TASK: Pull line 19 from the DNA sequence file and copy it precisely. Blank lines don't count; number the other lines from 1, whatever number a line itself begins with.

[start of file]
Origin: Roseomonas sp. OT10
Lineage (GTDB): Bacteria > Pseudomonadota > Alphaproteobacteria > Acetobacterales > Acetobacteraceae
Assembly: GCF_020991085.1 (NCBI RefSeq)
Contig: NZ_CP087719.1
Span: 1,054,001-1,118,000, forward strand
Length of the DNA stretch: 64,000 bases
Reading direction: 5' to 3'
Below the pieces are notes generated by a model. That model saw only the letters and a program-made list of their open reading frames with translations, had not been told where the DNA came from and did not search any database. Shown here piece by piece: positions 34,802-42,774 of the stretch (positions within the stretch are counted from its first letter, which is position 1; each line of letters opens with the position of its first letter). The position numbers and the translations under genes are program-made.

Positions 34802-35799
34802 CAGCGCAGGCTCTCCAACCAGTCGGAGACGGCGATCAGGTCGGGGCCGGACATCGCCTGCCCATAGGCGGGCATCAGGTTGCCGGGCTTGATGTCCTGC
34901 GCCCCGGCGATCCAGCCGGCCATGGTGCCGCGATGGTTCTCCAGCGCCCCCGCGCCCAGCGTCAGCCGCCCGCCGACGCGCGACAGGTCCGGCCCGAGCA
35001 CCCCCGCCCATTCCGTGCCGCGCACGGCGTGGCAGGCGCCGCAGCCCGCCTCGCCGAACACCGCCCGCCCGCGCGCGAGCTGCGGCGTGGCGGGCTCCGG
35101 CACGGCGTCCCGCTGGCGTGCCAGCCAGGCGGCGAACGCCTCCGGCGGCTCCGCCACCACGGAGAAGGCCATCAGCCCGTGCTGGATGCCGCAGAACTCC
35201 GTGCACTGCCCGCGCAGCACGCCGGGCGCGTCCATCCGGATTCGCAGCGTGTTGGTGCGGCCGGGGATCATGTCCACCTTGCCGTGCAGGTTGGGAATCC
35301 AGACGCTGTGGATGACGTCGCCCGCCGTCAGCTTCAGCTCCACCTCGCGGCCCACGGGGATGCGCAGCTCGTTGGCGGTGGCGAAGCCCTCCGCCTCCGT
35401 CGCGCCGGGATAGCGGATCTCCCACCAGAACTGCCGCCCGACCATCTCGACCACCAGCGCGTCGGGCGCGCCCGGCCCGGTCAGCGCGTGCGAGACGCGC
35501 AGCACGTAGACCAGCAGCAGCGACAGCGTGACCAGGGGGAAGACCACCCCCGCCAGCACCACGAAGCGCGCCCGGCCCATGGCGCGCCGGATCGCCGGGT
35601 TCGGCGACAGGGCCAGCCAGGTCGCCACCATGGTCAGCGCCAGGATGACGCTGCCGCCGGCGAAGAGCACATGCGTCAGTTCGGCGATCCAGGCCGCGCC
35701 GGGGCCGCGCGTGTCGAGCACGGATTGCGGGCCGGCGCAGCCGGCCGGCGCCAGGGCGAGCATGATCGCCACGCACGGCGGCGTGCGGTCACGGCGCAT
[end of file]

35701 GGGGCCGCGCGTGTCGAGCACGGATTGCGGGCCGGCGCAGCCGGCCGGCGCCAGGGCGAGCATGATCGCCACGCACGGCGGCGTGCGGTCACGGCGCAT